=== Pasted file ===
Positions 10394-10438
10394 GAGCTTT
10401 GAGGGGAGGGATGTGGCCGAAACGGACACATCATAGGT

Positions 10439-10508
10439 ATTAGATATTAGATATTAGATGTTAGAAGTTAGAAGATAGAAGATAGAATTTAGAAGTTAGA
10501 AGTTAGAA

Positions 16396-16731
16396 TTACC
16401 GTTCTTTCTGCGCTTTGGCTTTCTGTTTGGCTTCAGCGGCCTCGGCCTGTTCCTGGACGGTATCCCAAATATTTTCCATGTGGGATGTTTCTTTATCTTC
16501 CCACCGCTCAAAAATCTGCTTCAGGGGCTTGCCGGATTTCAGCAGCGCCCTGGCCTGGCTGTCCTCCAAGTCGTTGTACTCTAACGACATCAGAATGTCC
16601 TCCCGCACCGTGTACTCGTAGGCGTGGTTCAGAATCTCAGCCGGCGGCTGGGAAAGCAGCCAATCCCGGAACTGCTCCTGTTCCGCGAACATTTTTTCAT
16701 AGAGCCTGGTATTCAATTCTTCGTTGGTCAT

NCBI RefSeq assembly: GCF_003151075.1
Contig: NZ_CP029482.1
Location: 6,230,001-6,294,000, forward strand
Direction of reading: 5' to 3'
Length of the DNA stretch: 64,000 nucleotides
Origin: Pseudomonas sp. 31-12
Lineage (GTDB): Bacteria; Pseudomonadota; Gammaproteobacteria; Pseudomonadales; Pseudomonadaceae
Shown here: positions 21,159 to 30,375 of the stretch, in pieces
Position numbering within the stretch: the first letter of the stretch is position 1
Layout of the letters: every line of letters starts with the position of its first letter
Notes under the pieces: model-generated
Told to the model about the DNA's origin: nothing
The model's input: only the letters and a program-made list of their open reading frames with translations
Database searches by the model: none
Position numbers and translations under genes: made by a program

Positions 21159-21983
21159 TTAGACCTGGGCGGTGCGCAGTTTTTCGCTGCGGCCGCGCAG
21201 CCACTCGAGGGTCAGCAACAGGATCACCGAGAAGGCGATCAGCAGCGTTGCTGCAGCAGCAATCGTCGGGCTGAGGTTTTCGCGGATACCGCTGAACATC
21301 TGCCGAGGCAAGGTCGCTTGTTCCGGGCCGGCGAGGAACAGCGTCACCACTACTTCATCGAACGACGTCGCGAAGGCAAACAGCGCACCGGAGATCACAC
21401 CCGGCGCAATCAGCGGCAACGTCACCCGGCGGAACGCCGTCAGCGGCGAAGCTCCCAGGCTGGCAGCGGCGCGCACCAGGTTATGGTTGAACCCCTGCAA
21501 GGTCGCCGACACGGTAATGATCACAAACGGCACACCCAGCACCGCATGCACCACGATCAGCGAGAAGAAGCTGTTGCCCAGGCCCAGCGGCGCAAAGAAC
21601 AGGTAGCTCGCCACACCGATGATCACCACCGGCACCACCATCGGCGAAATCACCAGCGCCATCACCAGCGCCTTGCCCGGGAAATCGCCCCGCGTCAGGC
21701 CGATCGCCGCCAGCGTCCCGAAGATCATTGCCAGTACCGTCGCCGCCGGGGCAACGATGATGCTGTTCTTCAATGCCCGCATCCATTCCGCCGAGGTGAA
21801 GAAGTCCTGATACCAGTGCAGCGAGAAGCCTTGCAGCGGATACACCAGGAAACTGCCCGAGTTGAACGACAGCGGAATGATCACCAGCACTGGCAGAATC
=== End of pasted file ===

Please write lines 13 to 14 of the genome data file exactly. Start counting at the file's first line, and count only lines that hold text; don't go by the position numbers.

NCBI RefSeq assembly: GCF_003151075.1
Contig: NZ_CP029482.1